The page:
Global News - Redeem the Oppressed

Is there Equal rights for the Minorities in Pakistan?

19th Feb,2019 Islamabad:  From several years, minorities in Pakistan have been agitating for the equal rights, freedom of speech, freedom of faith, social justice and offer their religious obligations. The  government’s promises/claims are always there but on ground reality is that minorities have been deprived of their rights. Christians, Hindus, and Ahmadis are being targeted in the name of Islam, worship places are either demolished or burnt, forced conversion and blasphemy laws are being used for the vested interests.

The 6 home-based churches in Abbottabad, the city where Al Qaeda’s chief Osama Bin Laden was found and killed in a raid by U.S Navy Seal commandos in 2011, were forcefully closed over alleged security threats. The surprise ban was imposed in the last month of year 2107, which came shortly after when U.S. placed Pakistan’s name on a special watch list for severe violation of religious freedom.

Documents available with our organization, said Farrukh Saif , “clearly stated  that the district government in Khyber Pakhtunkhwa province (KPK) closed the churches due to security alert while the district police officer (DPO) claimed that only non-registered churches were closed. Later on, the local government re opened the churches for the time being but still they are not allowed to perform their religious services after 14 months.”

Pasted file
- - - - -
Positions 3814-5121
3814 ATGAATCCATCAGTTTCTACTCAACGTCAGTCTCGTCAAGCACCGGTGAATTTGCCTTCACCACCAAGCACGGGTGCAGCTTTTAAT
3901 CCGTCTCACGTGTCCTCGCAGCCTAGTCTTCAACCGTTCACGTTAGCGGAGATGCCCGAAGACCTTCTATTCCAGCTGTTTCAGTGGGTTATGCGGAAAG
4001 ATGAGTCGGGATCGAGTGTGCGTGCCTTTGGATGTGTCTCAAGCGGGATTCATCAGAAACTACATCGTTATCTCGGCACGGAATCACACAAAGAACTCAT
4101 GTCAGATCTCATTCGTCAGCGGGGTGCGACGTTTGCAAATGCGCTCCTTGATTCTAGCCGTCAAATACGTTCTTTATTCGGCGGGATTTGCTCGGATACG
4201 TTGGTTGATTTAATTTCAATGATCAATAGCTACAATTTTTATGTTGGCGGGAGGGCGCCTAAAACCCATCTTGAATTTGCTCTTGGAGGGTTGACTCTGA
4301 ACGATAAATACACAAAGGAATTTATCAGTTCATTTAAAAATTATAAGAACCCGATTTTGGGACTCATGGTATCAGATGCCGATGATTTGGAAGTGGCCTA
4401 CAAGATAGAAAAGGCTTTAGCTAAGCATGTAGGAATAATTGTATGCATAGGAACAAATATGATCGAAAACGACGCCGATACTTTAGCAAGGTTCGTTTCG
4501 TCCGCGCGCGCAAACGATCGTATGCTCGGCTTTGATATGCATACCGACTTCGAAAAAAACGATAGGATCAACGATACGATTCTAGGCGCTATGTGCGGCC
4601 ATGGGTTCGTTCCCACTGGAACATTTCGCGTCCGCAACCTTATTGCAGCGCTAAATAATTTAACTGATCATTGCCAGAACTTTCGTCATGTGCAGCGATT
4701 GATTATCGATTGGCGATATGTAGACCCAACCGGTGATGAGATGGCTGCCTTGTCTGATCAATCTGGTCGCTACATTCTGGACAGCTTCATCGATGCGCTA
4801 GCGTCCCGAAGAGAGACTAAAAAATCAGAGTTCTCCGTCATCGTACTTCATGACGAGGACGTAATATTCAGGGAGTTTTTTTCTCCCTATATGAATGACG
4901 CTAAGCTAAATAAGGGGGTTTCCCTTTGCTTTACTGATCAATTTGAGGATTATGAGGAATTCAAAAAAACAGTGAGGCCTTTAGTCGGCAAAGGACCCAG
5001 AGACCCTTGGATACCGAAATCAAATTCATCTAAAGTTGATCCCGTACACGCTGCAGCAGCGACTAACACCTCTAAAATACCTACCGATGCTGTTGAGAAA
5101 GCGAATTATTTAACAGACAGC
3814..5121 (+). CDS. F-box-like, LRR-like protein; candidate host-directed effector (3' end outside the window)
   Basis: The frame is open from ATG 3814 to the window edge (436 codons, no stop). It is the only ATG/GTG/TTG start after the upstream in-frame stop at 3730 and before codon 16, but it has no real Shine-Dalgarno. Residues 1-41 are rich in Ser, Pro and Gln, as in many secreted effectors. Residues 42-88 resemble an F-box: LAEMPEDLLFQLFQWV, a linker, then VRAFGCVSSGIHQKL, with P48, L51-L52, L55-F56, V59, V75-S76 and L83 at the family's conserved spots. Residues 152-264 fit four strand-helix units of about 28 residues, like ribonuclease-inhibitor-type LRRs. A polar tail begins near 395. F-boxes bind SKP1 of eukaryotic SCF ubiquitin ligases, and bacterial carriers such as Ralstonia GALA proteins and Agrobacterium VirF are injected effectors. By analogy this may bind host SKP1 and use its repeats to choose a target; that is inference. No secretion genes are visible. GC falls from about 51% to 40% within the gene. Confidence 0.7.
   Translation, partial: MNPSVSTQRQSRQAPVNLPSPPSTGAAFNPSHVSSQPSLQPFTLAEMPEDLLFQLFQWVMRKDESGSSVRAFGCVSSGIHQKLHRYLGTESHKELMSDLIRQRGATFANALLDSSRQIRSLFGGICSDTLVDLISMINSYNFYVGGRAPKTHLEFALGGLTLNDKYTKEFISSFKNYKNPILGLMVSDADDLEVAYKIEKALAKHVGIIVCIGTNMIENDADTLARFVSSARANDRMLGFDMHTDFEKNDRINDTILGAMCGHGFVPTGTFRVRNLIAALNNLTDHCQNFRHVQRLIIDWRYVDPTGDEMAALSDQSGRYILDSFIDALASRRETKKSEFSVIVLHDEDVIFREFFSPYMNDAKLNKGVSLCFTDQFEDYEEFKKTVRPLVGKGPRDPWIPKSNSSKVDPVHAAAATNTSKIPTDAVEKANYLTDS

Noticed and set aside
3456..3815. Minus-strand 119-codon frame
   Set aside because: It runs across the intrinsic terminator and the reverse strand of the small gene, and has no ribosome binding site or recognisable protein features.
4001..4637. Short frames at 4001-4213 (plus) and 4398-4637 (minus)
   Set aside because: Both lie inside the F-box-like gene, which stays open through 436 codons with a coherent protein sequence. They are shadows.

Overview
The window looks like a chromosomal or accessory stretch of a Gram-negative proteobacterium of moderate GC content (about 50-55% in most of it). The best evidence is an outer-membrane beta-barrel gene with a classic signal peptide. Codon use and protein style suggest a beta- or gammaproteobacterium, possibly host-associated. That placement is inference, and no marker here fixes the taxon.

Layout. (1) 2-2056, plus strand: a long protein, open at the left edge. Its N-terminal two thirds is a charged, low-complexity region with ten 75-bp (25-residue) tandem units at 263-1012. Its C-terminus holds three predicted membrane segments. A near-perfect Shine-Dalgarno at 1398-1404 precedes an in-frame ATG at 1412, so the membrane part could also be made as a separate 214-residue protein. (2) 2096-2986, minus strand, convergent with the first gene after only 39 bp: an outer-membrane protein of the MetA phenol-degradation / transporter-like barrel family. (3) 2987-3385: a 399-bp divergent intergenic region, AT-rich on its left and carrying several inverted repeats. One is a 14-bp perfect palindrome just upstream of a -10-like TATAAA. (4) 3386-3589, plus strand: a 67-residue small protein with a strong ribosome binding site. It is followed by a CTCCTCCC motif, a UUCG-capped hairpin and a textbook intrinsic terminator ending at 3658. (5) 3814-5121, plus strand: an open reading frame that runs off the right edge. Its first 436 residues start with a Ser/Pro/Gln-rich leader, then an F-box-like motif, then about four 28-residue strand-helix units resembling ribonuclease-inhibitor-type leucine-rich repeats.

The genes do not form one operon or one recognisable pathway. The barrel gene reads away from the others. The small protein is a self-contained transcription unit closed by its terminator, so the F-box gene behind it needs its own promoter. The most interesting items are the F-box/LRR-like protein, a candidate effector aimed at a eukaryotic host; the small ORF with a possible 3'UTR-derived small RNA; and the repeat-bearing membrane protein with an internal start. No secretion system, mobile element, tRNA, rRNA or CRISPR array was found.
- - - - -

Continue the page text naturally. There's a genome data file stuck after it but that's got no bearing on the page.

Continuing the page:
Pastor Christopher Shakir, who runs a local church in Abbottabad, said that the churches got verbal permission for Christmas services in 2017 but later the government imposed restriction to offer worship and services. My father started this church in early 90s and there was no restriction but since Pakistan Tehreek Insaf (PTI) came into power, it imposed restrictions on freedom of religion, he added.

A minority rights activist, requesting anonymity, said that there are mosques in almost every street of the country. ‘‘Can the federal or provincial govt dare to close a single mosque on the pretext of registration or security threats?’’ he questioned, adding that there are double standards when it comes to application of law in the Muslim-majority country.

It is just to remind that during the last tenure, the PTI government in KPK approved a plan to provide a monthly stipend of Rs.10000/ of Muslim prayer leader in a scheme that will cost 3 billion a year.

By Max Gibson

Max Gibson, also known as Mosheh, holds a bachelor's degree in computer science and has competed on his college's crew, cross country and track and field teams. Max co-founded the College Republicans and has run successful businesses, including Apex Web Services, which serves as CTO for non-profits Farrukh Saif Foundation and 'Emergency Committee to Save the Persecuted and Enslaved.' He has been in a leadership position in the non-profit sector since 2011. In addition to his business pursuits, Max is a combat veteran of three major wars and is known for his generosity and strong belief in God.
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